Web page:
The remarkable thing about the pieces for the Emirates Palace concert, she says, is that they were all played by their own composers first. "Mendelssohn did premiere the piece, as did Mozart his trio, and as we know André Previn's piano trio was performed last year in conjunction with his 80th birthday," she says. "I find it interesting that we have a programme which is not only composed by three geniuses but also actually performed by them." Does this weight of precedent constrain her own interpretations? It does not.

"Most composers who performed - either played or conducted - their pieces, are known for being very variable in their approach to their own and other composers' pieces," she says. "Let's not forget that we have to relive them, and not only replay the pieces. Otherwise they would have died during the last 250 years. Classical music is a very alive form of art because we do try to expose different aspects of the score every evening in playing them."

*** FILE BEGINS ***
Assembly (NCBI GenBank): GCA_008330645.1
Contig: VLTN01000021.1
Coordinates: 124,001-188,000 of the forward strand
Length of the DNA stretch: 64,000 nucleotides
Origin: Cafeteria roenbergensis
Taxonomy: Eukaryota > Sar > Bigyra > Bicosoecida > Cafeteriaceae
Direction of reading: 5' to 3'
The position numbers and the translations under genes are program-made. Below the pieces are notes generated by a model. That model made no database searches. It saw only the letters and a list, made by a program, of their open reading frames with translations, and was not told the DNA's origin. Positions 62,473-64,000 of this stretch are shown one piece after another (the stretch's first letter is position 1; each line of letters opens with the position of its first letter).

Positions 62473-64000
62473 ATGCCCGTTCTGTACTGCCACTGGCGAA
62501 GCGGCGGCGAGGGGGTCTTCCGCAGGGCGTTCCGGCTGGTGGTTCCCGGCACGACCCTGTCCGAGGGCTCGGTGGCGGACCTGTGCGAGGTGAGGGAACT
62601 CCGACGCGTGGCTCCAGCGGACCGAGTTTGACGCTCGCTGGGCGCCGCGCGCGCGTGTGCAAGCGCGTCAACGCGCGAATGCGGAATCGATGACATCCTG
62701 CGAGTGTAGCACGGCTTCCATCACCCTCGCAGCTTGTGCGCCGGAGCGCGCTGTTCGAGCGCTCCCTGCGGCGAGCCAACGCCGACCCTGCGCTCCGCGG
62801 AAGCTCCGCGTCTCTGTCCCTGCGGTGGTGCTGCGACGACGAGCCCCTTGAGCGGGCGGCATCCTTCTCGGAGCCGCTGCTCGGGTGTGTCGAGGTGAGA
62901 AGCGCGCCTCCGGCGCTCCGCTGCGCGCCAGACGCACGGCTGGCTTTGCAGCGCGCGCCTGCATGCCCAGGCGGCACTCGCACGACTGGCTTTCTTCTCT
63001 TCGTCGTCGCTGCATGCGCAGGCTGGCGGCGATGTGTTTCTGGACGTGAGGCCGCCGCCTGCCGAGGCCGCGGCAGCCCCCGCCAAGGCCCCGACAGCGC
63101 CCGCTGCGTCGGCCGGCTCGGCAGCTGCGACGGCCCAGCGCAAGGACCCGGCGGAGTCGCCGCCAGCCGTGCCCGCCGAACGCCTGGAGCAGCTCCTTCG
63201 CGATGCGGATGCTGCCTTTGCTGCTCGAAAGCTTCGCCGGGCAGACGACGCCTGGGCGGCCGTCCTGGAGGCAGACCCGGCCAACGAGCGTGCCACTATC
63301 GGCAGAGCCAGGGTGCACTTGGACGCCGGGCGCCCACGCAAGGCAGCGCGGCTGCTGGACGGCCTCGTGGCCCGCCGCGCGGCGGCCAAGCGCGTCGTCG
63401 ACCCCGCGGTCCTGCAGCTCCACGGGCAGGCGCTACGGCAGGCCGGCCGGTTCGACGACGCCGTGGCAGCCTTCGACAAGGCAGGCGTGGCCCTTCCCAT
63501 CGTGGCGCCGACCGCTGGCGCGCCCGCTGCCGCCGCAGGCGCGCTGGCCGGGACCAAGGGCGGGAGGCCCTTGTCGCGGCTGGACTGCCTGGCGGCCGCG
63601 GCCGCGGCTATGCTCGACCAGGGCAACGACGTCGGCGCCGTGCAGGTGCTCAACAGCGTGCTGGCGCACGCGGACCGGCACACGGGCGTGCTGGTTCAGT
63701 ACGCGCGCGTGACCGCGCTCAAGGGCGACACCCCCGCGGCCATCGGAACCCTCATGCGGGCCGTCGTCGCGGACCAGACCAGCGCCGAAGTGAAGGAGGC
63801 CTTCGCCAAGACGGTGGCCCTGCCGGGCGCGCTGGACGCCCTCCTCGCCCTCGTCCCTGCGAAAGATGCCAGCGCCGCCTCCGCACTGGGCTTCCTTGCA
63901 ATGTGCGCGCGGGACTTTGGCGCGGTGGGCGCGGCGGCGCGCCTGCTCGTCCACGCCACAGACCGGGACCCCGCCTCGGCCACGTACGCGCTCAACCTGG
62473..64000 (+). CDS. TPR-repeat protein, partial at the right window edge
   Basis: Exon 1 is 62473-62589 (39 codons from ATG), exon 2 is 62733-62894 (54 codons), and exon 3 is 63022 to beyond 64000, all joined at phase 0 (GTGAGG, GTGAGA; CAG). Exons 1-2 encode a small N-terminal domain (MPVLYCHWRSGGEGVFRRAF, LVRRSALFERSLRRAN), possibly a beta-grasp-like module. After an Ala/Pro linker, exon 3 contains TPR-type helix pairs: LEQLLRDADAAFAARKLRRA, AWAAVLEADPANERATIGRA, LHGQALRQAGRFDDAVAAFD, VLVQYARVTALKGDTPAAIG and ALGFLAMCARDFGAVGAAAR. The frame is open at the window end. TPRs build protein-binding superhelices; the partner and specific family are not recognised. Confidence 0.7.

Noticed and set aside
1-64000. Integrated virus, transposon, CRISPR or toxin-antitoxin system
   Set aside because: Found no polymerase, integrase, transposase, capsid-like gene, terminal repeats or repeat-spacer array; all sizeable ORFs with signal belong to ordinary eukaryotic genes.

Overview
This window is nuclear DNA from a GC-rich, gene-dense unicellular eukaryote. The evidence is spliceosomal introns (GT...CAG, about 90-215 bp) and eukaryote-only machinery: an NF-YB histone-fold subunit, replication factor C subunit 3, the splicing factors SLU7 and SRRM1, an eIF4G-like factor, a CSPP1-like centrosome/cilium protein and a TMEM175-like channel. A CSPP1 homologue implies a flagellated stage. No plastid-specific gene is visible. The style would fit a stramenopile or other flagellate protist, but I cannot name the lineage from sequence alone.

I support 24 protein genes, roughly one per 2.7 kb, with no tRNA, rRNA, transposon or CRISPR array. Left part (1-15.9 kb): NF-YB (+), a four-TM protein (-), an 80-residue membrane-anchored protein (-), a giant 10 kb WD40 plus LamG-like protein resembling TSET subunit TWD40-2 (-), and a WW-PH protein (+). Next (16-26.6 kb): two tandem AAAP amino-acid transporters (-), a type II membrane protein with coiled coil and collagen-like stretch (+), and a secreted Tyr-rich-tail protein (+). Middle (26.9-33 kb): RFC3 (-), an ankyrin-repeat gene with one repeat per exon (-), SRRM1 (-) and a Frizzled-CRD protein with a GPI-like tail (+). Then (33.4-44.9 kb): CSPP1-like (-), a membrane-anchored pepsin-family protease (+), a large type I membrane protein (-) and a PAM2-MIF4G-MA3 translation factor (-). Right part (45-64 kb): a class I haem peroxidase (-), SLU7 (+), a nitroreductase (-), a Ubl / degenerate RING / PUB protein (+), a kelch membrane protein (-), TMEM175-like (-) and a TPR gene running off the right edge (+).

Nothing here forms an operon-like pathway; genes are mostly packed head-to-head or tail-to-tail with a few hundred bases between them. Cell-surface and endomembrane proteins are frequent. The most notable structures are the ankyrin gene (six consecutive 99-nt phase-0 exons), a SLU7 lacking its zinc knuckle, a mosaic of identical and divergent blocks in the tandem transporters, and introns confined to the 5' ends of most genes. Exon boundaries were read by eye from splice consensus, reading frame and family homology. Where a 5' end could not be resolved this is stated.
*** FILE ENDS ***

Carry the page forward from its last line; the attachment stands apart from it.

And as Mutter's experience with the Mendelssohn concerto illustrates, a new breakthrough might be just around the corner. "There are always short moments of light, where you've suddenly come to grips with things you have always struggled with." She laughs. "I'm very happy to report that this happens to artists in all age frames." Hence the Mutter we hear today: increasingly flowery, still as good as it gets.

Anne-Sophie Mutter will be performing at the Emirates Palace on Saturday at 8pm. Tickets: 800-4669.